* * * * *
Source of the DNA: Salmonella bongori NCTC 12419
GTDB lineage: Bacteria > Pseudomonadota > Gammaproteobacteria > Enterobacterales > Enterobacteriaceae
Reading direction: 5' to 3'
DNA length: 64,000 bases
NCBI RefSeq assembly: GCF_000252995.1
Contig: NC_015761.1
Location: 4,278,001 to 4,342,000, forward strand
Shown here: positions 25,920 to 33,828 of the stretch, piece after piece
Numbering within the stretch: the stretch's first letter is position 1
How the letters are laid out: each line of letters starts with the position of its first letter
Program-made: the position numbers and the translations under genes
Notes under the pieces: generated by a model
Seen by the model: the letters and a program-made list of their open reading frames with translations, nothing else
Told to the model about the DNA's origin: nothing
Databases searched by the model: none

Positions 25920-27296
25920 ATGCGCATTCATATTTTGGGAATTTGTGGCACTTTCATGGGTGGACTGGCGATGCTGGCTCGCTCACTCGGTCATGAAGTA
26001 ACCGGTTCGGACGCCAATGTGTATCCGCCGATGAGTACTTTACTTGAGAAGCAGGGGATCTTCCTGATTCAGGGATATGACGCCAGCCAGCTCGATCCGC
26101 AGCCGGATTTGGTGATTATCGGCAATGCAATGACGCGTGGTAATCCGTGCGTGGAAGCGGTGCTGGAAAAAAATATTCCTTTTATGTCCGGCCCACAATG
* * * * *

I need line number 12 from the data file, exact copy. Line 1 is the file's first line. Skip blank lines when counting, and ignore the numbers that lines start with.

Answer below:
Notes under the pieces: generated by a model